Creed Bratton, the actor who played a character named after himself on the American version of the legendary television show “The Office,” is coming to Vienna’s Jammin’ Java on Tuesday, April 26 for a night of comedy and music. He spoke to the News-Press the day after he performed in Scranton, Penn., where Dunder Mifflin, the fictional paper company where “The Office’ took place, is located.
As soon as Bratton, a former frontman for the 60s and 70s group The Grass Roots, got on the phone with the News-Press he began joking, asking how the ticket sales were going and how the dressing rooms at the venue were. That sort of light-hearted spirit was clearly embodied in Bratton’s character on “The Office,” who seemed to have absolute absurdity underpinning his existence, but he created the character out of a big what if in his life.
“I created a character who asked ‘What would happen if Creed, the rock n’ roller from The Grass Roots, had stayed drinking and doing drugs and hadn’t cleaned up his act and gotten healthy,’” Bratton said. “So I had a scenario where he has a blackout period and he’s on a Greyhound bus and next thing you know he’s in a dumpster in Scranton. And Ed Trucks finds him and gives him a job in sales.”
Bratton said that the show’s writers took the character “to far greater heights,” which allowed him to have a ton of fun on the set of the show. “I would just get into him and just go nuts,” Bratton said. “Talk about chewing up the scenery. I had pieces of ottoman stuck to the back of my molars. I would be crawling up and down the scenery.”
One of his fellow actors on the show, B.J. Novak, who also wrote on the show, said that Bratton’s character on the show is exactly like the real-life person is, except Bratton’s fictional alter ego has a much darker side to him.
Bratton’s worlds converged on the 2013 series finale of “The Office,” when “All the Faces,” an original tune written by him, was used as the final song on the show. He said that he tells the story of what it was like to have his song featured on the show’s finale at his show at Jammin’ Java. He said that the show is a mix of stories, songs and flashes of him getting into character as his fictional alter ego.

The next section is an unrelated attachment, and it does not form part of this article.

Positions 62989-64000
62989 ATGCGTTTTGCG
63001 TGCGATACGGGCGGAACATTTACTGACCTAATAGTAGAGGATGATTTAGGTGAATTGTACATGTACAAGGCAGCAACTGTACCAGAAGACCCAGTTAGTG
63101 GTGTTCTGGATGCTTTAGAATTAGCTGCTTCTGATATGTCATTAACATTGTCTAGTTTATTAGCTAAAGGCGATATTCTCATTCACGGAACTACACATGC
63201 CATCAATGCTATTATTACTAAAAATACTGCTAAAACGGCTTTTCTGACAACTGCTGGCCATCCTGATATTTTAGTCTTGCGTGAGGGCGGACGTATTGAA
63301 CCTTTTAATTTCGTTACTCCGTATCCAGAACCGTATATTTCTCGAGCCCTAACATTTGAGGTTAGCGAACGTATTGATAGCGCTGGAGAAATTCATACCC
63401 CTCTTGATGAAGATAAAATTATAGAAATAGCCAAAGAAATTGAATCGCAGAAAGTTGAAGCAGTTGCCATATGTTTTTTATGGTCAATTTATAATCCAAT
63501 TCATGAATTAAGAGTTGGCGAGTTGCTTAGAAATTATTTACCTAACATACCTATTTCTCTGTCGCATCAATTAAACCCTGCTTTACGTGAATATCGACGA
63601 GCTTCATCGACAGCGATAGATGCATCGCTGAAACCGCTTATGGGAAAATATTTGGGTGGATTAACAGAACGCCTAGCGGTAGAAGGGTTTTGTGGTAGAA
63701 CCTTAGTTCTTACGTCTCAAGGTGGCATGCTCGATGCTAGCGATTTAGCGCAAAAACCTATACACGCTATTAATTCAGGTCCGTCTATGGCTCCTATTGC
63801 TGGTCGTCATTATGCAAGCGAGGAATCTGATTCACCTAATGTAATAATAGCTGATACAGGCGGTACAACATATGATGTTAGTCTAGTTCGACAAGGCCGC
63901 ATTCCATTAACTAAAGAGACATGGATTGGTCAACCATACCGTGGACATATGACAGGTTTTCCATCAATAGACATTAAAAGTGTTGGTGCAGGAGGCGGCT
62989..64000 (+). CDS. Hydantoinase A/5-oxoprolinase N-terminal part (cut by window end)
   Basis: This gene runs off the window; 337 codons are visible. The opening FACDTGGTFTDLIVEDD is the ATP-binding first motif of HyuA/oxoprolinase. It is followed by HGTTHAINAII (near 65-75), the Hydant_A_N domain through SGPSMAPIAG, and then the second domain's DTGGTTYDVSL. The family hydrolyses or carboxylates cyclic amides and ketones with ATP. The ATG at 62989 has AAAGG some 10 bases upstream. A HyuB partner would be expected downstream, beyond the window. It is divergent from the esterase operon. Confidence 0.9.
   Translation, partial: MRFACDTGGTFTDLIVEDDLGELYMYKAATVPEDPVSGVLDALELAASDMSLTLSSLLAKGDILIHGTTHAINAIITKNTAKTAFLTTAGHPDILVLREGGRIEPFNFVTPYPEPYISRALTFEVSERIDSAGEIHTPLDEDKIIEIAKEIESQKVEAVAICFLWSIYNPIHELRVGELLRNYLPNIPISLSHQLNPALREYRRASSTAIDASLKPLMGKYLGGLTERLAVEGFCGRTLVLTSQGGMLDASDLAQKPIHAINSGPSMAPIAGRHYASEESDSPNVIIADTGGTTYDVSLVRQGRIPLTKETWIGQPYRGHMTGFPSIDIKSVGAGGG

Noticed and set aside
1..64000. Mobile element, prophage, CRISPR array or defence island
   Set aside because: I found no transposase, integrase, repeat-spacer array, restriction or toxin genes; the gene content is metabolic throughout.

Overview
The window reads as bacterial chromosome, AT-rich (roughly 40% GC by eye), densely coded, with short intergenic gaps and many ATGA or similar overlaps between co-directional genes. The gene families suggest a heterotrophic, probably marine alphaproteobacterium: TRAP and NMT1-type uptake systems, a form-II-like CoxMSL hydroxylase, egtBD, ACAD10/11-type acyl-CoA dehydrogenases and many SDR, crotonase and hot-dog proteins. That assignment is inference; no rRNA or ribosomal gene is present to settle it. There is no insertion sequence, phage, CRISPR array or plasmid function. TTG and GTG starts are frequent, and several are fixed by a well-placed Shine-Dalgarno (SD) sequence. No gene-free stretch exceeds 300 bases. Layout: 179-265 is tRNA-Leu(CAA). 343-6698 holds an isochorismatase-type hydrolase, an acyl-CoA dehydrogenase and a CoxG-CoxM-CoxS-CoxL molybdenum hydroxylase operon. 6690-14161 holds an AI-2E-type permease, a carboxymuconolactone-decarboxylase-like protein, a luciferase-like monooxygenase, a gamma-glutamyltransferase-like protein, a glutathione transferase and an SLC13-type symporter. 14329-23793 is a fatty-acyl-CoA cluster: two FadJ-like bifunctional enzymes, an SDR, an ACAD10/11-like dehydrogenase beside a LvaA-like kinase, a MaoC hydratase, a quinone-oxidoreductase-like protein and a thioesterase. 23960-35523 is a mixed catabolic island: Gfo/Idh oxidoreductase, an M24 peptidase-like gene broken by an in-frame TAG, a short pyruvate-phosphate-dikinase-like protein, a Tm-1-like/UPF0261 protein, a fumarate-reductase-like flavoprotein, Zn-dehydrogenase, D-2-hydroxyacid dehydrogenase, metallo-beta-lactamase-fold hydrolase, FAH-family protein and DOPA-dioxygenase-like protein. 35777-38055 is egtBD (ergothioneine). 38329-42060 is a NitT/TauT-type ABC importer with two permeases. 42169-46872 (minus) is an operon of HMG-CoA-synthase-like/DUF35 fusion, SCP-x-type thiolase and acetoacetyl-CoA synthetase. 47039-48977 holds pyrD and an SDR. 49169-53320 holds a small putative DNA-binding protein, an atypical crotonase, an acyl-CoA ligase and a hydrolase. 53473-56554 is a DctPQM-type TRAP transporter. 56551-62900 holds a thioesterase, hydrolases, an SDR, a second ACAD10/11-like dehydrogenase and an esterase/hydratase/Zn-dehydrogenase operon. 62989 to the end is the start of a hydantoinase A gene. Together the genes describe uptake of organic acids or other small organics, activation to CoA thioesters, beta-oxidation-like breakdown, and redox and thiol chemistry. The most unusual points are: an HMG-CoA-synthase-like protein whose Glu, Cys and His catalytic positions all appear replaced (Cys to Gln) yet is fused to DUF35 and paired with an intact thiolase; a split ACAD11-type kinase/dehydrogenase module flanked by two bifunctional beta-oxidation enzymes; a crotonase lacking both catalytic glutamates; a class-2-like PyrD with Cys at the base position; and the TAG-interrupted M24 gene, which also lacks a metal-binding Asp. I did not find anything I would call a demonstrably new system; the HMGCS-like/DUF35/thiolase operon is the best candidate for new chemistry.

The same year that “The Office” ended, Bratton released a record called Tell Me About It, which was an audio biography in three parts, with recently written songs and songs he wrote decades prior to the record’s release. “A lot of it had to do with sitting in the green room. I’d come on set, they’d call us from our trailers to work and there would be writers who would be busy and we wouldn’t start up right away,” Bratton said.
“So I would just grab my guitar and go to the green room and just sit there and the [production assistant] would tell me when they were ready.” Bratton said that songs would also come to him while he was on set during scenes where he’d have to be present despite not having lines because of how the show was shot. He offered songs like “Then I Think Of You” and “Matters Like This,” which aren’t on Tell Me About It, as examples of tunes that came to him on the set of “The Office.”
And although he has been away from the office of the fictional Dunder Mifflin Paper Company for a while now, the muse hasn’t left him. He said that he recorded five songs earlier this year in Los Angeles that he plans to either release as an EP or roll into an LP, though he was leaning toward releasing it as an EP.
• For more information about Creed Bratton, visit creedbratton.com.